(Can I just take a quick topic detour and tell you what a miracle that was? I'd been sick for 2 weeks, and though I was feeling a lot better, my voice was still on the fritz. Add to that the aridly dry Utah air, and I was in trouble: I couldn't sing a phrase without coughing. And since I'd arrived so late the night before, we were only able to practice for 20 minutes before the meeting started. Luckily, we had an amazing accompanist. And incredibly, though I'd coughed my way through both of the preceding hymns, it wasn't an issue during our performance. And miraculously, I think the whole thing turned out well--there was a sweet spirit present. This probably doesn't seem like a big deal to anyone else, but it was to me. It was an experience that re-taught me that God is mindful of me.)

Sara's talk was fantastically inspirational. She's amazing. What a treat!

(This picture pretty much sums up what I do when I go home, besides hang out with fam: eat and read all my little sister's new books. Thanks so much, Jay, for chronicling this.)

A couple days later, we took off for the family cabin--one of my favorite places. We watched movies, ate pounds of junk food, read, read some more, played games, and even bundled up once or twice to brave the frigid temperatures. Our last day there, the sun came out (it had been blizzarding the day before), and we did a few kamikaze sled runs down the hilly road. My sledding experience has been limited, so this was a real treat.

I don't have a lot of pictures from this trip because we just got a new camera and were (are) still in the process of learning how to use it, so most of the pictures didn't turn out. But here are a few:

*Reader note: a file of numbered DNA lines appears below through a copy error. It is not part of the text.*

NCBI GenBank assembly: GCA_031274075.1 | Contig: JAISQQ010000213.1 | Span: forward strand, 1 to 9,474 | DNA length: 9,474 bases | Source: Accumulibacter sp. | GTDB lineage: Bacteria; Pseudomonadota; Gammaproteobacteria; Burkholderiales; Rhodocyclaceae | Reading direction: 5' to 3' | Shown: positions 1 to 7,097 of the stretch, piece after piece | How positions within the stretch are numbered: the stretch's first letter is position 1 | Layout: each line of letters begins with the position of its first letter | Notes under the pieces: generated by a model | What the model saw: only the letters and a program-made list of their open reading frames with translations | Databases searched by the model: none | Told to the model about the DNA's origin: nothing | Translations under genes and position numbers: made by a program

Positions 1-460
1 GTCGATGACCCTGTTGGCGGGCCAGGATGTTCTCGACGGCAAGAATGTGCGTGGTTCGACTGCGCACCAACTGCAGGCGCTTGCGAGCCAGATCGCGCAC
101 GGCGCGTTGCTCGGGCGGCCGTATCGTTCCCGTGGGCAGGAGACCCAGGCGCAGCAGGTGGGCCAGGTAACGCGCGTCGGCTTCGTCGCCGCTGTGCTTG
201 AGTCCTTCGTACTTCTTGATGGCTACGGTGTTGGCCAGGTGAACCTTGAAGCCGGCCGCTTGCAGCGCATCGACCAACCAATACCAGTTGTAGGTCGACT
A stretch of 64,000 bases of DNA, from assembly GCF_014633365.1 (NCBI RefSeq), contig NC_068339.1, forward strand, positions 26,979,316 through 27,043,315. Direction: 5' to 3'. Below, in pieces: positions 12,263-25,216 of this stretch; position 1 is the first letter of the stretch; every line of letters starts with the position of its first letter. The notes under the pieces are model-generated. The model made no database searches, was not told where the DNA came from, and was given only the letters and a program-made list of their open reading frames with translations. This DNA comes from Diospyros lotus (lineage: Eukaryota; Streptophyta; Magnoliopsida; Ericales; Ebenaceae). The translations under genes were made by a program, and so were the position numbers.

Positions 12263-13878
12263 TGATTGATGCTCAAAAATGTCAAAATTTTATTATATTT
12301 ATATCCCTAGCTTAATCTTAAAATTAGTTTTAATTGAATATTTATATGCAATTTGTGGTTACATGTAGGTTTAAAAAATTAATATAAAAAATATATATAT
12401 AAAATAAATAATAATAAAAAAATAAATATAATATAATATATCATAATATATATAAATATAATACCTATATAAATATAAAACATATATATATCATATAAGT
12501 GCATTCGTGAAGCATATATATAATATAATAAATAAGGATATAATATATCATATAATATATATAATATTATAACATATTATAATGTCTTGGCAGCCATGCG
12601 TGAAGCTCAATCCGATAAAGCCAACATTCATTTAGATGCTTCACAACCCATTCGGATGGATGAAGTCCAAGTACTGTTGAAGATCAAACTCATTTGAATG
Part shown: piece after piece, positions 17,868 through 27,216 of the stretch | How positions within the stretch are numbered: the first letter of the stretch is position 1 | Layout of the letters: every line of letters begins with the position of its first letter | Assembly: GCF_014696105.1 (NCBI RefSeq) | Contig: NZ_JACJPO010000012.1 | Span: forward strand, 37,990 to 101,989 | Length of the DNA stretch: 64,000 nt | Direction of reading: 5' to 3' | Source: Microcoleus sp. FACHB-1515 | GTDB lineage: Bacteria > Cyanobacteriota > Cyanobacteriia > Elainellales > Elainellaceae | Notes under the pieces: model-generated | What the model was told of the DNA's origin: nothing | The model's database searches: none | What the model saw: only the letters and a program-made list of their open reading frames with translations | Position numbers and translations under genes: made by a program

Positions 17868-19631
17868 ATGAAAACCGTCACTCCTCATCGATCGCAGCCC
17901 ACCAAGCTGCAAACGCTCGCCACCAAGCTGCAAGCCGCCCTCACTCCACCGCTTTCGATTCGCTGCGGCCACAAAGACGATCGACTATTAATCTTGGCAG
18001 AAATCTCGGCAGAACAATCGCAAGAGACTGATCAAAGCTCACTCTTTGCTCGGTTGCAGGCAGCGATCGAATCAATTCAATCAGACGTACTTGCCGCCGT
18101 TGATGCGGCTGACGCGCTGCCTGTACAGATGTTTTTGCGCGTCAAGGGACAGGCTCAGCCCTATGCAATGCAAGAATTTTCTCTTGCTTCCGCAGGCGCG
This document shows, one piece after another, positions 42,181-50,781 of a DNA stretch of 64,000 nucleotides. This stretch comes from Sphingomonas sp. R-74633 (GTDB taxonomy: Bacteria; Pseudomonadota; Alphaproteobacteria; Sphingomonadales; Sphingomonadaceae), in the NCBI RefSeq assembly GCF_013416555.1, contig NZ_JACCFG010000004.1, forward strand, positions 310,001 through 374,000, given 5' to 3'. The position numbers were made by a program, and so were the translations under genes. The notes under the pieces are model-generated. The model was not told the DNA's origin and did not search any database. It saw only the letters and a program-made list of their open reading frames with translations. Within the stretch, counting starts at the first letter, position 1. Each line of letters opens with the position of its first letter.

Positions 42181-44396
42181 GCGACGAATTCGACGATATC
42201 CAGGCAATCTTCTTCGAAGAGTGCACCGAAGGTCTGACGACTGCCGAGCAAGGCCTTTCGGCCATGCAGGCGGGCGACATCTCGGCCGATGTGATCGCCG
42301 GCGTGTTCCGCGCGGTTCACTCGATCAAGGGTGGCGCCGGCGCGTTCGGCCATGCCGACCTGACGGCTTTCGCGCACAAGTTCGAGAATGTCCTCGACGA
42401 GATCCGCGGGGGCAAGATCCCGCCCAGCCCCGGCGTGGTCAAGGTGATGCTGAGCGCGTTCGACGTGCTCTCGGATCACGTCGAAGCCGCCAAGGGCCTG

My beautiful mother in the cabin kitchen.

Filling the basement with gunpowder from various poppers and confetti guns. We were actually all so exhausted that we nearly didn't make it until midnight, so the New Year celebration was a little anticlimactic.

Old Year detritus.

Me, Jay, the sibs, and Sadie (unfortunately, the pictures with Mom and Dad aren't on our camera).

We're goofy, but we have a lot of fun together--I love my fam.

Wednesday, January 20, 2010

Tuesday, January 19, 2010


Let's just get this out of the way: I'm opinionated (no sharp intakes of breath, please). Which basically means that I feel strongly about a lot of things, some of which even I freely admit are really quite stupid. It's likely that you don't share some of my opinions, and you may even feel exactly the opposite. That's fine. So disagree or debate with me, but don't get offended. Deal?

I really have a problem with "unique" or "creative" names and spellings. I've noticed it most frequently in the Mormon and African American cultures, but there are other culprits out there. It's getting out of hand. (Case in point: I recently met a (non-mormon, non-AA) boy named Georgie. His name is spelled Jorjje. I wouldn't be surprised if he accosts his parents later in life and says something to the effect of, "Mom and Dad, do you HATE me??")

I graduated from Brigham Young University, and I love my alma mater. I'm not much of a football fan, but Jay and my dad, along with other various family members, are. BYU's new head coach has done some pretty great things for the team. His name is Bronco Mendenhall. I consider it fortunate for his parents that he grew up to be a football coach. Then again, with a name like Bronco, what other professions are open to you?